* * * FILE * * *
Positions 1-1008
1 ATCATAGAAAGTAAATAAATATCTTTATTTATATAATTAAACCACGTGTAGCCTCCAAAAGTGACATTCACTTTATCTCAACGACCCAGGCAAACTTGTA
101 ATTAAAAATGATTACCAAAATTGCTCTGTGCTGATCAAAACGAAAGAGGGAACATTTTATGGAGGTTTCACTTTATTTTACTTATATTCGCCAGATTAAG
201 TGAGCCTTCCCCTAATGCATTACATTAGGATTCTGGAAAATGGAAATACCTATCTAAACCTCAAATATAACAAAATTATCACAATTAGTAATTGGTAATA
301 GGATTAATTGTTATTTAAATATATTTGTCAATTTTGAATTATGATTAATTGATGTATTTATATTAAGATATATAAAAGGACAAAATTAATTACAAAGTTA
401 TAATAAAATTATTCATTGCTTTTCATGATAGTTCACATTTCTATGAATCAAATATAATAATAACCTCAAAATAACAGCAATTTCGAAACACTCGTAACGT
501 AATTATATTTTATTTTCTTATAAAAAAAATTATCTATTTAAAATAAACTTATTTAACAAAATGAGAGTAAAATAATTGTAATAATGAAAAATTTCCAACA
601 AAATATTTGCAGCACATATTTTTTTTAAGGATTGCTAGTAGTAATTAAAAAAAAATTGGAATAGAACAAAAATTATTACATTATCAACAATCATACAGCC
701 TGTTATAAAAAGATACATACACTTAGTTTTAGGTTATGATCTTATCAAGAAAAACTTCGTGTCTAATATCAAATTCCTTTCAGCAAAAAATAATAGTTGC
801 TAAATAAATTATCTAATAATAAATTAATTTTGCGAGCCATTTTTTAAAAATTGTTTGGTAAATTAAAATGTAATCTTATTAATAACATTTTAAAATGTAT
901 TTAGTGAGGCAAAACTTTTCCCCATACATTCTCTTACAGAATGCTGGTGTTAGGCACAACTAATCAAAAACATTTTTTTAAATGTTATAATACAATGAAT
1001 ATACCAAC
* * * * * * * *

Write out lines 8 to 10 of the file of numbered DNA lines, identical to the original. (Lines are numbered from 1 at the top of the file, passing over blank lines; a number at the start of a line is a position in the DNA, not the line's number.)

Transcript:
601 AAATATTTGCAGCACATATTTTTTTTAAGGATTGCTAGTAGTAATTAAAAAAAAATTGGAATAGAACAAAAATTATTACATTATCAACAATCATACAGCC
701 TGTTATAAAAAGATACATACACTTAGTTTTAGGTTATGATCTTATCAAGAAAAACTTCGTGTCTAATATCAAATTCCTTTCAGCAAAAAATAATAGTTGC
801 TAAATAAATTATCTAATAATAAATTAATTTTGCGAGCCATTTTTTAAAAATTGTTTGGTAAATTAAAATGTAATCTTATTAATAACATTTTAAAATGTAT